South Sudan’s President Salva Kiir has dissolved parliament, paving the way for the appointment of MPs from opposing sides in the country’s five-year civil war.
A peace deal signed three years ago determined that almost a quarter of the MPs would come from the party of Mr Kiir’s former foe, Riek Machar.
The majority of the 550 legislators will be from the governing SPLM party.
including additional lawmakers from the formerly warring parties of the Sudan People’s Liberation Movement-In Government (SPLM-IG), the SPLM-In Opposition (SPLM-IO), the South Sudan Opposition Alliance (SSOA), Other Opposition Parties (OPP), and Former Detainees.
The former transitional government nominated 332 members, the SPLM-IO nominated 128, the SSOA got 50, the OPP got 30, and the Former Detainees nominated 10.
Lam Akol, head of the National Democratic Movement, a member of the umbrella opposition group South Sudan Opposition Alliance, said the parliament should have been reconstituted last year under the peace agreement, noting opposition parties submitted their nominations several months ago but Kiir’s ruling SPLM-IG party delayed the process because they had not nominated their members.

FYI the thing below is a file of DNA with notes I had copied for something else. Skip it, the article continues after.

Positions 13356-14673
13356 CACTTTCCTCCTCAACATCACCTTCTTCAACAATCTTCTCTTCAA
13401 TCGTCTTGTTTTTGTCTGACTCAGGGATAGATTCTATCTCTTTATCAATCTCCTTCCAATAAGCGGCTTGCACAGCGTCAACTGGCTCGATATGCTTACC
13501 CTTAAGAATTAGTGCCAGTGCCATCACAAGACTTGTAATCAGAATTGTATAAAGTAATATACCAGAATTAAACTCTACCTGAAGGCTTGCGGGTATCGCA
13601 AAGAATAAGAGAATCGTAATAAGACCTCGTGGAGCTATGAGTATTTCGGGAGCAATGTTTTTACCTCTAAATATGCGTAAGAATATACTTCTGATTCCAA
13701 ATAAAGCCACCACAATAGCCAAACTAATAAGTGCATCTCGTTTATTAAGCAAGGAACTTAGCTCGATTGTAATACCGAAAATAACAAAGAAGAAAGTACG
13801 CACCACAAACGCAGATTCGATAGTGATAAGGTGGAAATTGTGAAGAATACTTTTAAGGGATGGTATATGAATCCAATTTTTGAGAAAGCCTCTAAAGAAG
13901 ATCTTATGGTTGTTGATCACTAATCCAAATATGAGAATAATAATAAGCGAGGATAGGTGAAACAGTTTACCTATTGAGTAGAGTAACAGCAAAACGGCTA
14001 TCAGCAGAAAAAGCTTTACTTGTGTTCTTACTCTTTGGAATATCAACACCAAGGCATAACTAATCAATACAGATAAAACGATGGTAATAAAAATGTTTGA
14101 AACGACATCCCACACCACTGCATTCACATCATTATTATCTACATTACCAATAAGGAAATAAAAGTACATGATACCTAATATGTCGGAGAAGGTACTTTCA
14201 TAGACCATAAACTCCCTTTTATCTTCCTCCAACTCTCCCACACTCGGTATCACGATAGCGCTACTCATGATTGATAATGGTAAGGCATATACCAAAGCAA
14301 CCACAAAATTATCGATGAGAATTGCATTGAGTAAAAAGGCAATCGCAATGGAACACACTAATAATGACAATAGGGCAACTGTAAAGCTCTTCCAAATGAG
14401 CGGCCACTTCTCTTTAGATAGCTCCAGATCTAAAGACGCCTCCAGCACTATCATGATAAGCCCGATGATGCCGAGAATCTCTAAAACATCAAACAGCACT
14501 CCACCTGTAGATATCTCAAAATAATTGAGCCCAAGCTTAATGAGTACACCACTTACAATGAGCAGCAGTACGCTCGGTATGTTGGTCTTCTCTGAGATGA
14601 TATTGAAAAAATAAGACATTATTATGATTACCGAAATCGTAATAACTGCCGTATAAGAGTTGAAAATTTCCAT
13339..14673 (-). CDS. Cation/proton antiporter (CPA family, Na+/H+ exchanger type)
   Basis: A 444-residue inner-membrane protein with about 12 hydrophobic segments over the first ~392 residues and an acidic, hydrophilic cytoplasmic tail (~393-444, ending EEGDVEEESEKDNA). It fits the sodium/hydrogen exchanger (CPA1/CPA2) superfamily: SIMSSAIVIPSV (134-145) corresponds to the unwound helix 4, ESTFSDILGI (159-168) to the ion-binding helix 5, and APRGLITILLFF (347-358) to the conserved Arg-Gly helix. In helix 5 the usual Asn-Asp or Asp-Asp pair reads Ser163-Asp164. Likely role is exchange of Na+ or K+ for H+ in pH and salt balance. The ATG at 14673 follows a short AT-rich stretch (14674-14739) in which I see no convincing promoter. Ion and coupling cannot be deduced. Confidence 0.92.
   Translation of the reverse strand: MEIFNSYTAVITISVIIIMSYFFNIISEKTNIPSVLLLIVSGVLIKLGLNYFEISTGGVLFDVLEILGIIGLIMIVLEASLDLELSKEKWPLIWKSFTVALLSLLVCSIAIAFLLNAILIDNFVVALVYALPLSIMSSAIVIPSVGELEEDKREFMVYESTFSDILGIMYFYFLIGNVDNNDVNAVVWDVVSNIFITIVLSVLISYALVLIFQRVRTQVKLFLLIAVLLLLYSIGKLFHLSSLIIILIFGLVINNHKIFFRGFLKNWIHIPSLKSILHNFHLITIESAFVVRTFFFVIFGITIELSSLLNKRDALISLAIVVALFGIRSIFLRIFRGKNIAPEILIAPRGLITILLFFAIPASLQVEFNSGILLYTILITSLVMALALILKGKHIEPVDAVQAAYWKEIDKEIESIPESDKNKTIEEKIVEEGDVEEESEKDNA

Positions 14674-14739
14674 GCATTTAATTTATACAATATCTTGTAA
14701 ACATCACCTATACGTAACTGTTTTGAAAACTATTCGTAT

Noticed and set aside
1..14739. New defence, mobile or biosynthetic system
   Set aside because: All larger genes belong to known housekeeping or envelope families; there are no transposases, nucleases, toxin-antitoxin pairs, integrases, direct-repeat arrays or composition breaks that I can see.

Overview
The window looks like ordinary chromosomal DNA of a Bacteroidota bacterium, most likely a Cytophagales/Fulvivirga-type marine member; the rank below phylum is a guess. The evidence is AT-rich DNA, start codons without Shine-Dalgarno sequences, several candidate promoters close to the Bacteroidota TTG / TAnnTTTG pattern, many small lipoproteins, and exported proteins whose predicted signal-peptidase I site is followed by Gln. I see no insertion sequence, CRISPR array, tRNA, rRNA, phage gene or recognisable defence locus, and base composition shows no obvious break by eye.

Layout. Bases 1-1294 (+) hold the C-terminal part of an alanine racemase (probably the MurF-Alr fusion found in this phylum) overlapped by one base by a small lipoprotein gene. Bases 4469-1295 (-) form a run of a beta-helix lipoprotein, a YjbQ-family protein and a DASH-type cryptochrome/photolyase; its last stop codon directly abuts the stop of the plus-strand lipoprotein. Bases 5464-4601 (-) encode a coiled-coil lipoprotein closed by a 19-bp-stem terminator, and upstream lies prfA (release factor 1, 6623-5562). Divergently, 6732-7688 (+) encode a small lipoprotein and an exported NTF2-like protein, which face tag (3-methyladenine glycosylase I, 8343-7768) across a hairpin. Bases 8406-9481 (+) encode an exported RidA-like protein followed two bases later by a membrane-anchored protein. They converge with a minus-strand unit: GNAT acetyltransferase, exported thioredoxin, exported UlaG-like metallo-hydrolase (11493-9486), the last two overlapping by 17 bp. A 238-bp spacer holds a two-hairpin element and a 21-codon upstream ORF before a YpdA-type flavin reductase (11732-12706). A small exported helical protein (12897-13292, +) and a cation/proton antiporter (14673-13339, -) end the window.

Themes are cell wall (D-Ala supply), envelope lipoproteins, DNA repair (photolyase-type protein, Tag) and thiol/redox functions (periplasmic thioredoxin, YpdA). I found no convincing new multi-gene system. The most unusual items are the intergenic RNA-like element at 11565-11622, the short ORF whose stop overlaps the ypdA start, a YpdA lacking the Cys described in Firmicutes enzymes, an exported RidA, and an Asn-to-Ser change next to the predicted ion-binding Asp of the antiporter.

Akol told South Sudan in Focus that Kiir dissolved parliament now in order to impress U.S. Special Envoy for Sudan and South Sudan Ambassador Donald Booth and UK Special Envoy for Sudan and South Sudan Ambassador Robert Fairweather, both of whom arrived in Juba on Saturday.
“We are now implementing the activities of the pre-transitional period rather than implementing the activities of the transitional period, so 18 months have gone and we are still talking of formation of government — what we should have done about 15 months before that. There is no political will to implement the agreement, and the time is ticking and they were talking about extending the transitional period,” said Akol.
Responding to the agreement’s obligations at this late date is not helpful, according to James Okuk, a senior research fellow at the Juba-based Center for Strategic Policy Studies. Okuk is not optimistic about the prospects of an oversized parliament working in the interests of the South Sudanese people, noting that the lawmakers are appointed, not elected, and that most of them are holdovers.